Loading and Scaling Images in a Thread

In a previous blog post, I showed a simple example of using threads to perform complex calculations (SHA hashes) in a worker thread. I used them there because generating the hash of a DVD ISO can take a while, and GUIs that block make everyone cry. In this post, I'll use the same technique to load and scale an image whilst still letting my GUI startup instantly.

To begin with, lets look at the declaration of my Resizer class - this is the class that does most of the work. As you can see it's just a normal QObject, and provides slots to let us specify the input, target size etc. It also has a couple of signals one to provide the result of the work, and another to indicate that something went wrong. One thing to note is that the API is based around QImage not QPixmap, that's because it will be running outside the main thread, meaning GUI classes like QPixmap cannot be used safely.

class Resizer : public QObject
    Resizer( QObject *parent=0 );

public slots:
    void setSize( const QSize &size );
    void setAspectRatioMode( const Qt::AspectRatioMode mode );
    void setInput( const QImage &input );
    void setInput( const QString &filename );

    void start();

    void error();
    void finished( const QImage &output );

    struct ResizerPrivate *d;

The implementation is pretty simple, I'll skip over the setters etc., since they simple do what you'd expect. In fact the only interesting method is the start() slot since that's where all the work is done.

struct ResizerPrivate
    QSize size;
    Qt::AspectRatioMode aspectMode;
    QImage input;
    QString inputFilename;

void Resizer::start()
    if  ( !d->inputFilename.isEmpty() ) {
        d->input.load( d->inputFilename );

    if ( d->input.isNull() ) {
        emit error();

    QImage output = d->input.scaled( d->size, d->aspectMode, Qt::SmoothTransformation );
    emit finished( output );

The start() method first looks to see if a filename has been provided, if it has then it tries to load it. If the load failed (or the user has provided no input at all) then the error signal is emitted and we return. Finally, if we have an image to work with, we perform a smooth scaling operation then emit the finished() slot with the result. As you can see, we haven't had to do anything special to deal with threads, since we're using signals to return our scaled image.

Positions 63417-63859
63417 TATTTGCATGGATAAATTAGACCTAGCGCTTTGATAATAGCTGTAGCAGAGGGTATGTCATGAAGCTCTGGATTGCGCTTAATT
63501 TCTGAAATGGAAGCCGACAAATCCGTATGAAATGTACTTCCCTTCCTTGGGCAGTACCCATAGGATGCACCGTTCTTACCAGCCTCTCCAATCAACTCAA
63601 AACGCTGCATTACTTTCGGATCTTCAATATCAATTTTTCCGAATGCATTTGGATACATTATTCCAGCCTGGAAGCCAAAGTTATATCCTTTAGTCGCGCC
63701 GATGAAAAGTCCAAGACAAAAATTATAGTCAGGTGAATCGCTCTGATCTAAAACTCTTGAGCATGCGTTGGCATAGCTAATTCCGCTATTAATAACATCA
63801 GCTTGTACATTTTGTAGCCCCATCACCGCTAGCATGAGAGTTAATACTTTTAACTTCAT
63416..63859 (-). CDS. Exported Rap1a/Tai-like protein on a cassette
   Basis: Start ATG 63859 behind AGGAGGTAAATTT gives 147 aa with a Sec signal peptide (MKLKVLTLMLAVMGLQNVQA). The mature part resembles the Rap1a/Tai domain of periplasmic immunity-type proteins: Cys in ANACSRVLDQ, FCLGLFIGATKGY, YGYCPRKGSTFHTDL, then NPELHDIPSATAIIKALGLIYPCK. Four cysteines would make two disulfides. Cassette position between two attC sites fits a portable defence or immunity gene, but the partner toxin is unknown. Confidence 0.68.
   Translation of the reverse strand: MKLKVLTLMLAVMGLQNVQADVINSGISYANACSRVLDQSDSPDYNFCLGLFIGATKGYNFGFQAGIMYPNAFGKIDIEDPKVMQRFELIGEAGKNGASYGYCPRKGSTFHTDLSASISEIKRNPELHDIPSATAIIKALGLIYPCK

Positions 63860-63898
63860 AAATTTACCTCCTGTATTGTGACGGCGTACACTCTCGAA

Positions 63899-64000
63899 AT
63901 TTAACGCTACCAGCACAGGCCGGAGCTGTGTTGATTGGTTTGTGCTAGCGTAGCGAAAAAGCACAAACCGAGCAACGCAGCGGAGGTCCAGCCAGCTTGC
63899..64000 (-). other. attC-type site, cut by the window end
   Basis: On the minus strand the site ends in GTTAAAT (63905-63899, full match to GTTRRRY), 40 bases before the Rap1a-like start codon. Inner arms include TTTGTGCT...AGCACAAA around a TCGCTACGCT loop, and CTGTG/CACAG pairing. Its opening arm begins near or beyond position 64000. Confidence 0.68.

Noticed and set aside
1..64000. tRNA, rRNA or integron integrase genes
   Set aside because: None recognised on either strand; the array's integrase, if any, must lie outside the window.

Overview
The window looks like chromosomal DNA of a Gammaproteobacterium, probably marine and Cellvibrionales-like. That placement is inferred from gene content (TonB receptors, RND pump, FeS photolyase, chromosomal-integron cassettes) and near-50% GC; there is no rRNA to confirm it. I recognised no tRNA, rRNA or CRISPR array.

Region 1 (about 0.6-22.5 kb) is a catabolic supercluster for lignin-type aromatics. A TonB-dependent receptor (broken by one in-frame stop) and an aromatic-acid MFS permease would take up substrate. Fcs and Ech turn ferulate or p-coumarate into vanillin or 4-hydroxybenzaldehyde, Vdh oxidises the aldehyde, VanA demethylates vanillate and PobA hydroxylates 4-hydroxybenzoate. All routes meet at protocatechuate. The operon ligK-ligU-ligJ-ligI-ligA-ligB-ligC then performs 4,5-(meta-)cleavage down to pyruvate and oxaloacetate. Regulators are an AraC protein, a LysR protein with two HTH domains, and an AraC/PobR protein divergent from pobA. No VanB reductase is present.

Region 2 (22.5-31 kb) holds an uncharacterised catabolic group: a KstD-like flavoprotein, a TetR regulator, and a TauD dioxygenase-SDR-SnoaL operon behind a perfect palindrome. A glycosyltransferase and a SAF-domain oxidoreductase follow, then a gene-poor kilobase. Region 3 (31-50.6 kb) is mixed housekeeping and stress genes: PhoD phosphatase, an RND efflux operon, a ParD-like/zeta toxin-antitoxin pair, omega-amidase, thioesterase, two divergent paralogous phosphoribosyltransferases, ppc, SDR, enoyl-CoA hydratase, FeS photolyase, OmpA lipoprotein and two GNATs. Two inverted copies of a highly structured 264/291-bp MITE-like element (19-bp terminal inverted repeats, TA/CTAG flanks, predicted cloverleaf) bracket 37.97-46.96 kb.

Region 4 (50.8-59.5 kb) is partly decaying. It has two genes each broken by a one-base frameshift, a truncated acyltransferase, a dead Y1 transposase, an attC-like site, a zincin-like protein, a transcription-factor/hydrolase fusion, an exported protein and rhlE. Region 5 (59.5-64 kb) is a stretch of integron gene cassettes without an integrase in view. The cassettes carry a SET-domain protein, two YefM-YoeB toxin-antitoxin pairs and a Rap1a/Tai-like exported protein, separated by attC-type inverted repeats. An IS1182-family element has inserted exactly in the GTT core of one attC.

The main function of this example is where all the threading is dealt with. The Viewer class is simply a UI file that wraps a QLabel and provides a slot that will set the label's pixmap based on a QImage.

int main( int argc, char **argv )
    QApplication app( argc, argv );

    if ( argc != 2 ) {
        printf( "Usage: %s \n", argv[0] );
        return 1;

    Viewer *view = new Viewer();

    QThread *thread = new QThread();
    Resizer *resizer = new Resizer();
    resizer->moveToThread( thread );

    QObject::connect( thread, SIGNAL(started()), resizer, SLOT(start()) );
    QObject::connect( resizer, SIGNAL(finished(const QImage &)), view, SLOT(setImage(const QImage &)) );


    resizer->setInput( QString::fromLocal8Bit(argv[1]) );
    resizer->setSize( QSize(400,400) );


    return app.exec();

The first interesting thing we do is create the QThread, note that we are using it directly here rather than subclassing it. We then create our Resizer object. When we've done that, we move it into our QThread, this will ensure that it runs there. Next, we connect the thread's started() signal to our start() method so that we'll begin loading and scaling as soon as the thread is run. We also connect our finished() signal (which will be in our thread) to the view (which will be in the main thread). Qt will automatically ensure that the image is passed safely from one thread to the other.

Since we haven't started our thread yet, we can safely set the input and size directly rather than calling these methods as slots. If we wanted to change these while the thread was running (which our resizer doesn't really support in this case) then we'd want to use signals or QMetaObject's invokeMethod() in order to do so safely.

Finally, we start() our thread then start the event loop. When the thread starts, the started() signal is emitted, which will trigger our resizer to begin processing. Because this is happenning asynchronously, our GUI will display immediately even if we're loading and scaling very large images. The same technique can be used in many scenarios, for example if you have expensive startup operations that need to be performed by your application, then you might want to consider using this technique.

As usual, the code is in my gitorious repository.